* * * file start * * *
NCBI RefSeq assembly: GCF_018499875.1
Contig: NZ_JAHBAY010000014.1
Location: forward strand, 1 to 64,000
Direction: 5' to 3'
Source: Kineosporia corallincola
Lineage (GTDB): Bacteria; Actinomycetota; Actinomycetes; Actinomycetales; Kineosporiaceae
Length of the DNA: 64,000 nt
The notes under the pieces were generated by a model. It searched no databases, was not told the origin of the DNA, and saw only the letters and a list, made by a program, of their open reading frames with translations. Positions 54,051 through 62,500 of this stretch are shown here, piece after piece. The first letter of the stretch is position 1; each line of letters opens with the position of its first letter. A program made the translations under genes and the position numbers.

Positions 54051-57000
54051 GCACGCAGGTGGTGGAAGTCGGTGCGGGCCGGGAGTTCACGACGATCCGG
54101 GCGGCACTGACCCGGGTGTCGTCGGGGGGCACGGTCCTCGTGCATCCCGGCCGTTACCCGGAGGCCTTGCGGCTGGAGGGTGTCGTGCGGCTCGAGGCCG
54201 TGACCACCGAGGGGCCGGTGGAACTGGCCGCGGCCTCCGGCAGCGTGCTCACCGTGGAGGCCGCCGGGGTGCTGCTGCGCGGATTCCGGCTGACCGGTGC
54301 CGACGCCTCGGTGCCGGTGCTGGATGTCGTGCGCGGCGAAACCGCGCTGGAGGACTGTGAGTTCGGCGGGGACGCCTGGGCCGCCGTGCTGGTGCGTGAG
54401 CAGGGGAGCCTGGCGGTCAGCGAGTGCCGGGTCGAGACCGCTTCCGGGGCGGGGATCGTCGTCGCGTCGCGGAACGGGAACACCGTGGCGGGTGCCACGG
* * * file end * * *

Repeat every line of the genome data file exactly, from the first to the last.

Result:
NCBI RefSeq assembly: GCF_018499875.1
Contig: NZ_JAHBAY010000014.1
Location: forward strand, 1 to 64,000
Direction: 5' to 3'
Source: Kineosporia corallincola
Lineage (GTDB): Bacteria; Actinomycetota; Actinomycetes; Actinomycetales; Kineosporiaceae
Length of the DNA: 64,000 nt
The notes under the pieces were generated by a model. It searched no databases, was not told the origin of the DNA, and saw only the letters and a list, made by a program, of their open reading frames with translations. Positions 54,051 through 62,500 of this stretch are shown here, piece after piece. The first letter of the stretch is position 1; each line of letters opens with the position of its first letter. A program made the translations under genes and the position numbers.

Positions 54051-57000
54051 GCACGCAGGTGGTGGAAGTCGGTGCGGGCCGGGAGTTCACGACGATCCGG
54101 GCGGCACTGACCCGGGTGTCGTCGGGGGGCACGGTCCTCGTGCATCCCGGCCGTTACCCGGAGGCCTTGCGGCTGGAGGGTGTCGTGCGGCTCGAGGCCG
54201 TGACCACCGAGGGGCCGGTGGAACTGGCCGCGGCCTCCGGCAGCGTGCTCACCGTGGAGGCCGCCGGGGTGCTGCTGCGCGGATTCCGGCTGACCGGTGC
54301 CGACGCCTCGGTGCCGGTGCTGGATGTCGTGCGCGGCGAAACCGCGCTGGAGGACTGTGAGTTCGGCGGGGACGCCTGGGCCGCCGTGCTGGTGCGTGAG
54401 CAGGGGAGCCTGGCGGTCAGCGAGTGCCGGGTCGAGACCGCTTCCGGGGCGGGGATCGTCGTCGCGTCGCGGAACGGGAACACCGTGGCGGGTGCCACGG